"Art is not a thing; it is a way."

Elbert Hubbard

Monday, December 26, 2011

THE MUSIC OF 2011...10-1

'The SMiLE Sessions'
The Beach Boys
When an album can be listened to and its influence on modern music can still be heard some forty years after it was created, it’s an astonishing thing. For new listeners to The Beach Boys at their best, this is an insight into where that combination of happy hooks, psychedelia of the 60s and 70s and sheer genius song construction were put into place. The sessions behind the creation of the SMiLE album, which was never released on its completion, are amazingly fluent and for lovers of Sufjan Stevens, Belle & Sebastian, Kings Of Convenience, Fleet Foxes or Megafaun a possible inlet into what came before them. Perhaps the only masterpiece of 2011, and in fairness it’s from 1967 so it doesn’t really count, it sounds as relevant today as it perhaps ever has.

'Ritual Union'
Little Dragon

There’s something so right about Little Dragon, something so modern it almost hurts. From the sexy bordering disinterested vocal deliveries of Yukimi Nagano to the minimalist melodies it’s as if the time has been captured and recorded within almost pitch perfectly. Harvey may have written the best album protesting the predominance of ambivalence. Little Dragon gives the best rendition of it and that very ambivalence somehow pays off in spades.

'Let England Shake'
PJ Harvey

Polly Jean grew up in a way that escaped self-righteousness but yet managed to get her point across nonetheless. An astounding collection of protest songs that go beyond protest and land firmly, at the risk of damning praise, in the realm of importance.

'Burst Apart'
The Antlers

The Antlers’ ‘Burst Apart’ takes everything great about modern music and creates what is ultimately a massive finger to the mainstream. There is nothing popular about this collection of moody mixed-up messes of songs that scream both a sense of the quiet and in your face at the same time. It’s a gorgeously confident set that should have had them break through a little more than they have.

'Breaks In The Armor'
Crooked Fingers

Eric Bachmann had a big year with the rerelease of Archers Of Loaf’s Icky Mettle and this sixth LP from his solo venture, Crooked Fingers. Working with Matt Yelton and Liz Durrett, Bachmann created a beautifully subtle rock record. It’s proof that content still far outweighs gimmickry and production. Stellar.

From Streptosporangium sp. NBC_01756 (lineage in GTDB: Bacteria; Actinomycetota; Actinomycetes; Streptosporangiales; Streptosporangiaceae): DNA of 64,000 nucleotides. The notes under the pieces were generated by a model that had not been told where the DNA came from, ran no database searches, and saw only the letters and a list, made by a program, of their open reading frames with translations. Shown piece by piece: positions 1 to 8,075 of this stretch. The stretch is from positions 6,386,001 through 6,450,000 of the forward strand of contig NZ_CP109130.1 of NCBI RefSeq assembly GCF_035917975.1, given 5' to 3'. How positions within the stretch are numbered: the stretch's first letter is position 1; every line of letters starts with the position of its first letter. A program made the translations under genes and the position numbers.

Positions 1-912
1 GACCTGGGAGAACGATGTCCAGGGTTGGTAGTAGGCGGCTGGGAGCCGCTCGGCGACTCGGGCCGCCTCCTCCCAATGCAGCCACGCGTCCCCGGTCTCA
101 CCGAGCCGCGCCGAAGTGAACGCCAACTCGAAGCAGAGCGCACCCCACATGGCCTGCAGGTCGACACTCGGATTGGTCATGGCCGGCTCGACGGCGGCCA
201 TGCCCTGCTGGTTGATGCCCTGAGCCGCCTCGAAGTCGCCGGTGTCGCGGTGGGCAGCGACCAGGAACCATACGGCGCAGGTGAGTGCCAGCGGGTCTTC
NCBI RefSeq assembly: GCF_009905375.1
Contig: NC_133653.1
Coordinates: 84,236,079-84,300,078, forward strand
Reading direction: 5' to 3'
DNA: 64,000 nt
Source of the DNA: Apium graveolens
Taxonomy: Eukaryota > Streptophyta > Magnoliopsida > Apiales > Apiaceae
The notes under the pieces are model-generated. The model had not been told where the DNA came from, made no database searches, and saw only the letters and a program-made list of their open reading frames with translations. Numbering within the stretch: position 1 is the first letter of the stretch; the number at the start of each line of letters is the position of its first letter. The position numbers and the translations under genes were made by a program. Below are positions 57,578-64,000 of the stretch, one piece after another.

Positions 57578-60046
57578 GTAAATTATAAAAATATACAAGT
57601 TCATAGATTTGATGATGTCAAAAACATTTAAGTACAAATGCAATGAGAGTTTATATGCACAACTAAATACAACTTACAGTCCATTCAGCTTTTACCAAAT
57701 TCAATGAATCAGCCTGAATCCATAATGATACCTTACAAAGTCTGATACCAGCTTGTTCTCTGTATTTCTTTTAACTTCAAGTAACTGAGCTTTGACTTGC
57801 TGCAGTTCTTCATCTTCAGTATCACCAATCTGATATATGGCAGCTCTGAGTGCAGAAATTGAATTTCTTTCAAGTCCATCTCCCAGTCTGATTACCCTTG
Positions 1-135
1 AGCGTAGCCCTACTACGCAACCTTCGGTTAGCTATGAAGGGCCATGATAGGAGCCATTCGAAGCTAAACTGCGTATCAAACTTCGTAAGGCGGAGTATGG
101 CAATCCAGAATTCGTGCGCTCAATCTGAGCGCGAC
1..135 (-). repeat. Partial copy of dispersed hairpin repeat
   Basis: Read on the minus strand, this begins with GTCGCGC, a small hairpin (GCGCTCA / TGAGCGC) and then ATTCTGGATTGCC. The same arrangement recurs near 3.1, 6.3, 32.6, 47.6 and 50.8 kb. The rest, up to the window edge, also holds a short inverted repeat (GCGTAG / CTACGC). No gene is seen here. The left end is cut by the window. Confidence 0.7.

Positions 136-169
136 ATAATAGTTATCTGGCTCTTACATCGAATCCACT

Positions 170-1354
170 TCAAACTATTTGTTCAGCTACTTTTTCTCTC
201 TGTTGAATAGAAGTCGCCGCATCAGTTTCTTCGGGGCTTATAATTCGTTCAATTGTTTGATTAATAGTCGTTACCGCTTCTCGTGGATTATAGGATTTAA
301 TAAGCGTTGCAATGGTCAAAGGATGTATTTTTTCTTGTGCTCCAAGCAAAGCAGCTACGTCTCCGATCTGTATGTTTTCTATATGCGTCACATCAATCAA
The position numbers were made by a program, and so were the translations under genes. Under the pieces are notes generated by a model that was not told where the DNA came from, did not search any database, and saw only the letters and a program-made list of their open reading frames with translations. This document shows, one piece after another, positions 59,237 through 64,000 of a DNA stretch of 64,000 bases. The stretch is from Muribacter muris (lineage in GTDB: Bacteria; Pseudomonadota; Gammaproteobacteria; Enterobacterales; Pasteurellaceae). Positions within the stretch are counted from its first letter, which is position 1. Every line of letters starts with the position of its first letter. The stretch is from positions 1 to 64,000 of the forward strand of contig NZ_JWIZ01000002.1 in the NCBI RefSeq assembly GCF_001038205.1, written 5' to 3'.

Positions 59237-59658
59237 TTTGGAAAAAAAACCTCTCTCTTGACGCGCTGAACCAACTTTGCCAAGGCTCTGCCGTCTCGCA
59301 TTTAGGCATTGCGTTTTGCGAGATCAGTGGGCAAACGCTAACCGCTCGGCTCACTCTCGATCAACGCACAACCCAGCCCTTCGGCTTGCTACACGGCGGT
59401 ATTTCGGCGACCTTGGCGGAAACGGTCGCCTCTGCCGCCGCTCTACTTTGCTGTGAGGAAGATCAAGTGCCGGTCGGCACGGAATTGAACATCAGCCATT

'James Blake'
James Blake

James Blake is a crooner of the blues variety so beyond his years this collection of mood pieces is the perfect accompaniment to mindless wandering through cold, wet London streets and an example of how age means little when the storyteller gene is inherent within the one desiring to go beyond the surface of any emotion.

'Anna Calvi'
Anna Calvi

She’s a belter. She’s a mean instrumentalist. She’s a throwback to the Robert Palmer music video girls. And despite all of these things she’s able to somehow still come across as soft. Her diminutive size hinders in no way the fact that she arrived in 2011 and she arrived with a considerable thud through the music door.

'We're New Here'
Gil Scott-Heron & Jamie xx

Scott-Heron left a significant hole in the music world with his passing earlier in the year. What a triumph then that his I’m New Here from late last year and the Jamie xx remixed version, We’re New Here from this year ended his career on a huge high. It’s the perfect realisation of his immense writing skills being made more accessible through the work of Jamie Smith whose work as a part of The xx bears an at times beautiful echo of Scott-Heron’s work. A greater meeting of minds did not take place in 2011.

Mara Carlyle

She’s the outcome of a sedated Björk or a somewhat chemically enhanced k.d. Lang. There’s a greater accessibility to her music and a gravitas and tone to her voice that even with her idiosyncratic charm Björk can’t come close to and a modern willingness that leaves Lang for dead. Carlyle should be a far greater name than she is. In fact, that she’s a practical unknown is beyond a musical travesty.

'Born This Way'
Lady Gaga

Everything about this album in its excess should spell disaster but as a whole it envelops everything that is glam about her and wraps it up in a perfectly grubby but entirely glossy set of electronic pop. There is an amount of filler on the album but its filler with purpose as she wails, scratches and bulldozes her way to that final edge she so brazenly tiptoes towards. Fantastically fun.

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